by Kate Heyhoe
Serves 2 as a light meal, 4 to 6 as a snack
Don't confuse these nachos with the gooey, gloppy orange stuff passed off as nachos in cheap restaurants.
This is the authentic style of nacho that spread across Texas and the nation faster than wildfire back in the 1960's and 70's—it's the real thing. Oil billionaires, Texas governors and now US presidents have all feasted on this authentic Tex-Mex snack, and to this day, it never goes out of style.
Store-bought chips are convenient and keep well in the cupboard, but if you can, make chips using fresh tortillas, cut into quarters, then fried in hot oil until crispy. Or, purchase a bag of freshly fried tortilla chips from a local Mexican restaurant or market. You'll taste the difference immediately. Also, if you have a Mexican restaurant which makes awesome refried beans, or you make them from scratch yourself, use them instead of canned beans.
When making nachos, remember that amounts are approximate, and just about any thing goes.
About 4 ounces tortilla chips,
or enough to cover a flat baking sheet
or heatproof platter (see Note above)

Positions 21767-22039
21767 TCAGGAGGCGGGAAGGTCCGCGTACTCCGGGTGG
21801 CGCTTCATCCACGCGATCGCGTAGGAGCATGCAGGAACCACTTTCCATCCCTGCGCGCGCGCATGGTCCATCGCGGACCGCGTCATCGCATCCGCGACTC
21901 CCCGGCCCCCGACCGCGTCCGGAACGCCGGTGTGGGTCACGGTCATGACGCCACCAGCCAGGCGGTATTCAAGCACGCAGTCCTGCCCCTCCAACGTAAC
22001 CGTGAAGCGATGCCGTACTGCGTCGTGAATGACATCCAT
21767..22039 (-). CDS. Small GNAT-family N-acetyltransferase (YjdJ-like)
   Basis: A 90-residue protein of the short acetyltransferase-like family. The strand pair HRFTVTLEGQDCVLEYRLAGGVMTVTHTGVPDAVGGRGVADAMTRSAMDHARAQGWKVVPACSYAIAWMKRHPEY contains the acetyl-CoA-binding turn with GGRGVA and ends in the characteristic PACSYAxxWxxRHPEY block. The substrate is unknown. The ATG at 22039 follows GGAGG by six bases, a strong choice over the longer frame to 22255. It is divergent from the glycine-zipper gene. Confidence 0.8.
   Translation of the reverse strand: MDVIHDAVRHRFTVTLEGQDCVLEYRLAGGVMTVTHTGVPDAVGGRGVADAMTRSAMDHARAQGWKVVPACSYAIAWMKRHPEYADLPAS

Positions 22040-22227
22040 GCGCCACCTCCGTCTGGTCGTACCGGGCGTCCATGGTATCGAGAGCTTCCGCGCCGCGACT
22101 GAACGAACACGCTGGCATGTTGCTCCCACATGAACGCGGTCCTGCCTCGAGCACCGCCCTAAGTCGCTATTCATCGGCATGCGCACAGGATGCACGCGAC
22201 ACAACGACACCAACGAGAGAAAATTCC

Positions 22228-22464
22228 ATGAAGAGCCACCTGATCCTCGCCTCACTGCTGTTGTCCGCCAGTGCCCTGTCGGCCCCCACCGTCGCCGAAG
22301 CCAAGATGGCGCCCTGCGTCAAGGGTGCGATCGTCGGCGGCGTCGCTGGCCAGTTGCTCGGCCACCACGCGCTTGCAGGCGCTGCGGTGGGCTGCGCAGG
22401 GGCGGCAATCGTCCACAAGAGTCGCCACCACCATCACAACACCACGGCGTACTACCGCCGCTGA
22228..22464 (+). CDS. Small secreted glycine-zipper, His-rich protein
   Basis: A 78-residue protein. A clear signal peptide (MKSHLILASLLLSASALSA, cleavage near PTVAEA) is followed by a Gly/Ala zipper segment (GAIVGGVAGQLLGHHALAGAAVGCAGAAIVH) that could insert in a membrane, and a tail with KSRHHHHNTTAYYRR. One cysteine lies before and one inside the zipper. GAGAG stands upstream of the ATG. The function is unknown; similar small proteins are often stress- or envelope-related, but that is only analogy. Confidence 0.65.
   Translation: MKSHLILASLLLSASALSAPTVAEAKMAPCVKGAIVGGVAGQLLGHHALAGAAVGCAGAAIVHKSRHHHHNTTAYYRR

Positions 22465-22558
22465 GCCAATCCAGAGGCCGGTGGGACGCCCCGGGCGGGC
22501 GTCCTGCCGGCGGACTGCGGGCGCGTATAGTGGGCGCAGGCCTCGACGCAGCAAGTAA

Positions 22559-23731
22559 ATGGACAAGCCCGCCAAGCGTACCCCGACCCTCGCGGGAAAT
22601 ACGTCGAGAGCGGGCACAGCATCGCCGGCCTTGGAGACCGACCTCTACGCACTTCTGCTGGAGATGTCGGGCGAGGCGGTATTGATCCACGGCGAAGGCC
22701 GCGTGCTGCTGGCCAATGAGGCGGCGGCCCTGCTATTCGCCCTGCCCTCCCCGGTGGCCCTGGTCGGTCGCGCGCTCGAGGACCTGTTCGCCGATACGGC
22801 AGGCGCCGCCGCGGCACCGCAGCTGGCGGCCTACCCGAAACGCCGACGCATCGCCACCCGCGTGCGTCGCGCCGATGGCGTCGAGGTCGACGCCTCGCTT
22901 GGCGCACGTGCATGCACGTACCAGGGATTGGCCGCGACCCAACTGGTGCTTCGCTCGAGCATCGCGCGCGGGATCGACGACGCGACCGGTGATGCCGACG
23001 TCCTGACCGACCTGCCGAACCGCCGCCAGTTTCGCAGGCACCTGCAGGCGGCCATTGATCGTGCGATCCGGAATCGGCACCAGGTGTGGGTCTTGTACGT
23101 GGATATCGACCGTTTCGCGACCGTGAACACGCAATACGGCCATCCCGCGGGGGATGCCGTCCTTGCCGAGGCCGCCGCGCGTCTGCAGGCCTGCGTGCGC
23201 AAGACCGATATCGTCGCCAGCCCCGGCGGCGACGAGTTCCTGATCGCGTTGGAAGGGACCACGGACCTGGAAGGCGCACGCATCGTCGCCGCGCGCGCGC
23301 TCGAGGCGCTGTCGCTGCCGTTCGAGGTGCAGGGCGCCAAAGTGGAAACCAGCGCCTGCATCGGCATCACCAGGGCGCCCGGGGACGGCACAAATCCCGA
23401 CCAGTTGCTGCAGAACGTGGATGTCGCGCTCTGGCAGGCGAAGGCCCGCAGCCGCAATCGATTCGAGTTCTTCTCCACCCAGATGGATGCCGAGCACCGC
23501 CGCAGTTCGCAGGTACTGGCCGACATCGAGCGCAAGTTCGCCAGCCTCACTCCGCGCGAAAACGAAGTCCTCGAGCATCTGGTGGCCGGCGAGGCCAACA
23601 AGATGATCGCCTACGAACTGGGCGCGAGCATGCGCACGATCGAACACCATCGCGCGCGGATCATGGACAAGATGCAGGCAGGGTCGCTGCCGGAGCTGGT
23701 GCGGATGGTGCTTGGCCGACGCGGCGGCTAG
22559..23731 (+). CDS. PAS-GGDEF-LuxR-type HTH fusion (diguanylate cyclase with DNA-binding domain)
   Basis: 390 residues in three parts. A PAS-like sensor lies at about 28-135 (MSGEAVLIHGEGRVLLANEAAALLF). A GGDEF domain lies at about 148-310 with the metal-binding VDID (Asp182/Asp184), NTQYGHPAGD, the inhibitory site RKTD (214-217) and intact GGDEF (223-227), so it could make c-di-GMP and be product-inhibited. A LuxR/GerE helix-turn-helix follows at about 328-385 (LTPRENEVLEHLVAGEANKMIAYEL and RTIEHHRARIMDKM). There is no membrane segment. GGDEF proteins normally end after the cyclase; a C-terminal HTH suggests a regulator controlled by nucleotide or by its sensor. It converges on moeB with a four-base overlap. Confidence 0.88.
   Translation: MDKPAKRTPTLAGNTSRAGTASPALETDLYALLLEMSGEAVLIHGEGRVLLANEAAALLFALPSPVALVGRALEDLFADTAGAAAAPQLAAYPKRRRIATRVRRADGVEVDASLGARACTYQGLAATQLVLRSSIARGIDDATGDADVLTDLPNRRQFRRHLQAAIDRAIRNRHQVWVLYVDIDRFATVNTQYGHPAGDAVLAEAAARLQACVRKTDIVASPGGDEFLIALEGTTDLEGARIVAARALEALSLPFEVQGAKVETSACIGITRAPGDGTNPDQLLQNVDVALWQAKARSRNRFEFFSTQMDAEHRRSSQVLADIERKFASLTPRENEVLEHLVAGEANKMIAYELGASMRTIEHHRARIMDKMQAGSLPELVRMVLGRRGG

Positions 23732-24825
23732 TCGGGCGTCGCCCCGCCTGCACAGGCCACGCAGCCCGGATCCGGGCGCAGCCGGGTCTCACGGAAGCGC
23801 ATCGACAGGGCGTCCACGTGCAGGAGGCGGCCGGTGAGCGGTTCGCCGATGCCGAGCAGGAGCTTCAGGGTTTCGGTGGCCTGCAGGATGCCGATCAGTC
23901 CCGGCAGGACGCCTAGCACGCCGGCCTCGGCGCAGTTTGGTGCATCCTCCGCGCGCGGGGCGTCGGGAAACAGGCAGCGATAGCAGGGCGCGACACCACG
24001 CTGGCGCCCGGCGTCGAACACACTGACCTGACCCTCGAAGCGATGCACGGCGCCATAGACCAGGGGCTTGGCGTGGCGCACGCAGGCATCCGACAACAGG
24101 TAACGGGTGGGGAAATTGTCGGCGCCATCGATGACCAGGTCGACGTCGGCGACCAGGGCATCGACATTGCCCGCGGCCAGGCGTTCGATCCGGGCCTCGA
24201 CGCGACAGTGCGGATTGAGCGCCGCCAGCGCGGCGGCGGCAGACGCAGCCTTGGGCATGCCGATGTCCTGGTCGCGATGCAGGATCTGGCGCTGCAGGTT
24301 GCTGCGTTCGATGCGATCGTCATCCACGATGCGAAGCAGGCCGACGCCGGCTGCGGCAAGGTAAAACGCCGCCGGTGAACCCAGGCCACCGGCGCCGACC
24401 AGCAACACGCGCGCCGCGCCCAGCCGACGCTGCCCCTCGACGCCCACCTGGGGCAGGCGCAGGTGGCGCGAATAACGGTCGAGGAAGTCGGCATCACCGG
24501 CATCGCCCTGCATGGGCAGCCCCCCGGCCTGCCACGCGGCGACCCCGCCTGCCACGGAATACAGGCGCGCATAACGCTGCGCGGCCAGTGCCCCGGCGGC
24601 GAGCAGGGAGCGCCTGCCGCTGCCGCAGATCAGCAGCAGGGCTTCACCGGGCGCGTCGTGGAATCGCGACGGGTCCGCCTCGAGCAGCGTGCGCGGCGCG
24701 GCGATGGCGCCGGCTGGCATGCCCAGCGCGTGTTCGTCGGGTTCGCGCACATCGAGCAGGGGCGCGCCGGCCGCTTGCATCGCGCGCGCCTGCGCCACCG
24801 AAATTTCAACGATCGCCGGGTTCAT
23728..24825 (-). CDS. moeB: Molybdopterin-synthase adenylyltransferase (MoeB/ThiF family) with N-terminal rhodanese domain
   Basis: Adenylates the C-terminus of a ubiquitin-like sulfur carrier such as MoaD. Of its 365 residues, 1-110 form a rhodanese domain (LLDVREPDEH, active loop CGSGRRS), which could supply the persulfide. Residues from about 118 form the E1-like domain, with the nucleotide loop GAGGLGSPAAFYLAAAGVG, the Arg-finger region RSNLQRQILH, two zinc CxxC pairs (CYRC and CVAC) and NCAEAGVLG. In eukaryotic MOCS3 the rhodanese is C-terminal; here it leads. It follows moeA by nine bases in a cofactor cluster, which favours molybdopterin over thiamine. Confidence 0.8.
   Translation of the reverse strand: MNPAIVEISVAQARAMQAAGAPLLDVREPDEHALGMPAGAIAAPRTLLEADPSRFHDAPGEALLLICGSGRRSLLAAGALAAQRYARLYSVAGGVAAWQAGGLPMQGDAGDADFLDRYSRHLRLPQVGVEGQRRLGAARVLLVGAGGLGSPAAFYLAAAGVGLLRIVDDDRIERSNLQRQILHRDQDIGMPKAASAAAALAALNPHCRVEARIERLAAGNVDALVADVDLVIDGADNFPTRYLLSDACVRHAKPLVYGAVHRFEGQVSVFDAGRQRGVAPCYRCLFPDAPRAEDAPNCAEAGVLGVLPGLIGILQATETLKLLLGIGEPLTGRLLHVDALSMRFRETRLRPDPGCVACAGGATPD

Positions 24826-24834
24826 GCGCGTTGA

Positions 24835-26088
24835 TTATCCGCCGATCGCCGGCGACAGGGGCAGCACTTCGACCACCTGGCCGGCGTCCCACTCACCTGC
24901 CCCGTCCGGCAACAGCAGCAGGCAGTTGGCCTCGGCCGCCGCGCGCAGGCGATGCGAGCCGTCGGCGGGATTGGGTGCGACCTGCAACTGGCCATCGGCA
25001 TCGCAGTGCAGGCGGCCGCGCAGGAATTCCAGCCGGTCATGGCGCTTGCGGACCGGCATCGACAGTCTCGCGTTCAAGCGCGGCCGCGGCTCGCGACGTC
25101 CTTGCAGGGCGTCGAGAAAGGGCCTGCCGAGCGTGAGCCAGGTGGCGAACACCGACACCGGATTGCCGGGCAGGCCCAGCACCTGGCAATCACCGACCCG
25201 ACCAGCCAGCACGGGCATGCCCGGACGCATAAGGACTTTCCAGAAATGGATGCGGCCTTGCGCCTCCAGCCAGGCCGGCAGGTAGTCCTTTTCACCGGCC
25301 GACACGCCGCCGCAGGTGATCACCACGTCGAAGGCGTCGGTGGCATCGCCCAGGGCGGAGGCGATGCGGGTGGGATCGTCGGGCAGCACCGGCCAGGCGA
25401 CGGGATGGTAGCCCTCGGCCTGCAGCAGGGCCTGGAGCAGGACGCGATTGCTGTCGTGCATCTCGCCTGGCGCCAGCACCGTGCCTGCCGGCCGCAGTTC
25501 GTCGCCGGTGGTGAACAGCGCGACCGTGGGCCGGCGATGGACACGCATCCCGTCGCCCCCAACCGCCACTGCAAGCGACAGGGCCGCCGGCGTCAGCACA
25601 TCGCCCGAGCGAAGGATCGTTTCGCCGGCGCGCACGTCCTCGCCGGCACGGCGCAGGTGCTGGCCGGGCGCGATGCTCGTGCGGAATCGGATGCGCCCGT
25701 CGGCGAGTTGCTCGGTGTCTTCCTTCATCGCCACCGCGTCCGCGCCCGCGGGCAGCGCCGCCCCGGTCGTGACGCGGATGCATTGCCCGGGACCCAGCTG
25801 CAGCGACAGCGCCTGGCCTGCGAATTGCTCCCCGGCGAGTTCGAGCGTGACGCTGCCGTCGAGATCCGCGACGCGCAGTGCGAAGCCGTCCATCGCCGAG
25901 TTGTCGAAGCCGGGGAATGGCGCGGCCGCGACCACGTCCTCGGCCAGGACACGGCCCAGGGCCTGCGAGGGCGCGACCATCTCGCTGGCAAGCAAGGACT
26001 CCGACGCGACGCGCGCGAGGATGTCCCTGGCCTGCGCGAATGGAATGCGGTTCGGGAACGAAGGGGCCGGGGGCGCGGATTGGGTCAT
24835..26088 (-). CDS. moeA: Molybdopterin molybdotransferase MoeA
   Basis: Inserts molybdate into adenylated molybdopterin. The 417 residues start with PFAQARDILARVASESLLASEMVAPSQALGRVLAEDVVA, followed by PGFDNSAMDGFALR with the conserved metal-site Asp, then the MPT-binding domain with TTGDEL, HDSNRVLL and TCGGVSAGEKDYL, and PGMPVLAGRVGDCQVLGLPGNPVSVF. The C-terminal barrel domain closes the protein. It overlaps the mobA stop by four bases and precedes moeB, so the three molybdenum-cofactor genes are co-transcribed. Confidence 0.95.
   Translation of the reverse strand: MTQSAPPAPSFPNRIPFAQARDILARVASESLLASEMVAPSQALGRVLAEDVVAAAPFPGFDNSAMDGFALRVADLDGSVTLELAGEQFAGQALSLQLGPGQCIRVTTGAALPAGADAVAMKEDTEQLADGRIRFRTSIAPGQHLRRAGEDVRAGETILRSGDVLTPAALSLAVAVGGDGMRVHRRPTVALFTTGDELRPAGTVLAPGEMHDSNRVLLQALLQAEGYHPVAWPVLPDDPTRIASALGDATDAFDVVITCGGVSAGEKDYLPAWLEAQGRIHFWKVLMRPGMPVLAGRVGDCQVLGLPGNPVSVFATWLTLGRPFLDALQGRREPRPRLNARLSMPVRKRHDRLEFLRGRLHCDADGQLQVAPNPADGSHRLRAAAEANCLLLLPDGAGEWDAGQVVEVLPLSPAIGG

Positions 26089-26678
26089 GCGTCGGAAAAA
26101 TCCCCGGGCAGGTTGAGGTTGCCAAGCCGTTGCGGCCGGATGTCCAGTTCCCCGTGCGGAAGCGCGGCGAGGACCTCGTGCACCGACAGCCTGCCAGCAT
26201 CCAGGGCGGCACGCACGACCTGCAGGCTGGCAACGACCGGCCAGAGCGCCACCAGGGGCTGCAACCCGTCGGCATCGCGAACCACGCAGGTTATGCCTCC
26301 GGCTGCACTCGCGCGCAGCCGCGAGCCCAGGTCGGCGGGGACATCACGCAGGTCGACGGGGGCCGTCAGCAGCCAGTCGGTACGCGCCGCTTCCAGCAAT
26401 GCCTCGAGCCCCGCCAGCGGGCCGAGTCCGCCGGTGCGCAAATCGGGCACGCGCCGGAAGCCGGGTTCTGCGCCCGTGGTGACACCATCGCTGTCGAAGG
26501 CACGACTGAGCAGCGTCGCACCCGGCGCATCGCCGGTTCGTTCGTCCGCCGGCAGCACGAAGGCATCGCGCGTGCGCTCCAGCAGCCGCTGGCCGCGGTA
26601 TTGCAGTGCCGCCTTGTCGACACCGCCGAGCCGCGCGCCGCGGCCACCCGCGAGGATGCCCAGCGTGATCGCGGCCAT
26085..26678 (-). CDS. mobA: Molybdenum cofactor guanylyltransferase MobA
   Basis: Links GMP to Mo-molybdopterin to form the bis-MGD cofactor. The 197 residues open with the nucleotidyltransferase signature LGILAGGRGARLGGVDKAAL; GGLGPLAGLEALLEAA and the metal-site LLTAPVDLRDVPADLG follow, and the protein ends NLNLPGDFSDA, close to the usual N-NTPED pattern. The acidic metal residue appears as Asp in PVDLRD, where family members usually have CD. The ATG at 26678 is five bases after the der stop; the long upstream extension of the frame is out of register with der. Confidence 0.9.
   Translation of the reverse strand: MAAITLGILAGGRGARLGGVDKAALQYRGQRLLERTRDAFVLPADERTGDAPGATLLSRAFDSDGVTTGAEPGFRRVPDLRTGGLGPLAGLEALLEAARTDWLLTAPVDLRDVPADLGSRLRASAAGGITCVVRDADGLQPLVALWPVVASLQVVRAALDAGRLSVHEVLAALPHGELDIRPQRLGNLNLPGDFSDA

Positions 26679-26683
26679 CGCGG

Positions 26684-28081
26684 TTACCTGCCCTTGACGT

1 to 1-1/2 cups refried pinto beans
8 ounces grated cheddar, Monterey Jack or
asadero cheese or, preferably, a combination
3 pickled jalapeños, sliced (or use pre-sliced ones)
Heat broiler on high.
Lightly smear each chip with refried beans. Arrange the chips on a 12x18-inch baking sheet or equivalent. (For easy clean-up, line the sheet with foil.)
Sprinkle the cheese over the chips. Top each chip with a jalapeño slice.
Broil 3-6 minutes until the cheese melts and is bubbly. Watch closely—ovens vary and the chips can go from golden to black in seconds. Serve hot.
Tradition calls for pinto beans, but refried black beans work well also.
Kate's Global Kitchen for June, 2001:06/02/01 One Husky Little Tomato: Mexico's Tomatillo Unwrapped
Coming in July-August: The Big Grilling Guide & The Haiku of Food Contest
Copyright © 2001, Kate Heyhoe. All rights reserved.
This page created June 2001
Copyright © 1994-2018,